PLCY 800 (Fall) is the first part of a two-semester sequence with two broad objectives: (1) to introduce the basic principles and techniques of policy analysis and (2) to examine a series of current public policy issues through readings, lectures, group work, major projects, and guest speakers. Using a ‘learning by doing’ process, we focus on practical aspects of policy analysis while building on the theoretical foundations provided by MPP core courses in economics, political science, and research methods. The course aims to help you think critically about policy analysis, to have you develop policy analysis skills using current policy issues as examples and to assist you to effectively communicate policy analysis in forms useful to decision makers.

Goals and Objectives

By the end of the course, students will be able to:

  • Set out and define a policy problem
  • Use data, research and information to analyze a problem including its causes
  • Identify relevant societal and governmental objectives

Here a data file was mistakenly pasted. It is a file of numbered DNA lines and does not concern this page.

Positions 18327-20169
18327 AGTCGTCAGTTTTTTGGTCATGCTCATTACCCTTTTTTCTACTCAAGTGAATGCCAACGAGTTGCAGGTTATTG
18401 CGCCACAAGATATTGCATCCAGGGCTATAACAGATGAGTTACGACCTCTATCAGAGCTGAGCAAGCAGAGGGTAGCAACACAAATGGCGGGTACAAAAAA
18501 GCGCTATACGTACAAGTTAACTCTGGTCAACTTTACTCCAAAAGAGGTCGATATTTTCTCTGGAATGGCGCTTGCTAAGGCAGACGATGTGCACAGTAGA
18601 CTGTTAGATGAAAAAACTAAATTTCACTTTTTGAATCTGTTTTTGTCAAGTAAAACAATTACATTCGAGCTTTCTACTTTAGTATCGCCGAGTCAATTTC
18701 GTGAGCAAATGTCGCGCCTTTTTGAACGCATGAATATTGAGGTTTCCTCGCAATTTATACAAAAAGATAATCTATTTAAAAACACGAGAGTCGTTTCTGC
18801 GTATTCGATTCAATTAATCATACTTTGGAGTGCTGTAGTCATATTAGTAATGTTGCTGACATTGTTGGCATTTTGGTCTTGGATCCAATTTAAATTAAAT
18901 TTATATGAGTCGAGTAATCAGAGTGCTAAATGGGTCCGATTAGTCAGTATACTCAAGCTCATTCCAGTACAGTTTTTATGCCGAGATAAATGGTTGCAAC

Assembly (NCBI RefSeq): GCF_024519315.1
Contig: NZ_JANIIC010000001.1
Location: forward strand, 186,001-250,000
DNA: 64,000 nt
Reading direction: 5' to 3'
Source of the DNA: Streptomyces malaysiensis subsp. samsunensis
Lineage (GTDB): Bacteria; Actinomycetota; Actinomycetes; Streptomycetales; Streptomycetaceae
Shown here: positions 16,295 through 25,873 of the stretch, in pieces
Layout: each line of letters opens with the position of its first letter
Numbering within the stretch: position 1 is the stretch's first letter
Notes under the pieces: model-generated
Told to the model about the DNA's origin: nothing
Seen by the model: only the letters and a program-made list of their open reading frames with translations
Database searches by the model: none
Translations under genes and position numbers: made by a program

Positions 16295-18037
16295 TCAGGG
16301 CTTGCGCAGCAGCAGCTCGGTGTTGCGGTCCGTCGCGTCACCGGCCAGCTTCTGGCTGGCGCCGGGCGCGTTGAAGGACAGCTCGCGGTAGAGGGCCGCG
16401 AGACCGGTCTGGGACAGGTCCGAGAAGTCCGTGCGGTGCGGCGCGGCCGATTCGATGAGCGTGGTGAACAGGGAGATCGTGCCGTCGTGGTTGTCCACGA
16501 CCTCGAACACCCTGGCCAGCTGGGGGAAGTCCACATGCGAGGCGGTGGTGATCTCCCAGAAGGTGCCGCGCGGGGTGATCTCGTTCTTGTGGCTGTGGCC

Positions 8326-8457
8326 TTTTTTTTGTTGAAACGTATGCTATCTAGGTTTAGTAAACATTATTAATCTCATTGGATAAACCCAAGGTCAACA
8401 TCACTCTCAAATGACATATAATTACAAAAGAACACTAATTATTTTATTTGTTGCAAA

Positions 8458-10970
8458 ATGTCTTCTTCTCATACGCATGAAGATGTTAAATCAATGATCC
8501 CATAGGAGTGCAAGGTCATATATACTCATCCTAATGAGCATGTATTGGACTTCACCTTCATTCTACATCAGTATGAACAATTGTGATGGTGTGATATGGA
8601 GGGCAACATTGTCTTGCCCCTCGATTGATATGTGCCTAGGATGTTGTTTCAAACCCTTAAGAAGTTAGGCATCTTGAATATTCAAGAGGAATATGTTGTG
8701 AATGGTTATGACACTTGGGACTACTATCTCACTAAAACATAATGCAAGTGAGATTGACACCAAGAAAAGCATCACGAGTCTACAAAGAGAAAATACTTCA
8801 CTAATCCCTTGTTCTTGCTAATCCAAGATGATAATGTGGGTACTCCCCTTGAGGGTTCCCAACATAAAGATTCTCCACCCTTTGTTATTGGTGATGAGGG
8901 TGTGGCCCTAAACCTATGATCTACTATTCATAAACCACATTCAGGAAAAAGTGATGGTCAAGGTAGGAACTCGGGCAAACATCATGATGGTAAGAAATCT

• Determine appropriate policy options
  • Use research and data to forecast impacts of policy options
  • Analyze policy options on a comparative basis
  • Rank policy options and select the best alternative
  • Communicate (written and orally) the results of policy analysis to decision makers and key stakeholders;
  • Prepare policy briefs to: Provide in-depth information to inform knowledgeable people; Provide information, analysis, and advice for decision makers; Help you get a job (writing a policy brief is a common part of the application process


Course Format and Evaluation

Class sessions combine lectures, discussion, class exercises, presentations, and interactive work.  A high level of student participation is essential for successful completion of this course.  There are three types of assignments for this course:

  • Graded, individual work -This is typically in the form of policy memos and reports that would be delivered by a policy analyst.
  • Graded group work - Where the grade represents the document/presentation provided by the group (all get the same grade for the content, however there may be individual grades for participation in the group). The major group project is the BC Priorities Project where groups will engage in a current policy problem of interest to an external agency.
  • Class engagement and participation - Reflects how engaged you are in class lectures and discussions. Includes keeping up with assigned readings and actively participating in a respectful and engaged manner in class including in class exercises.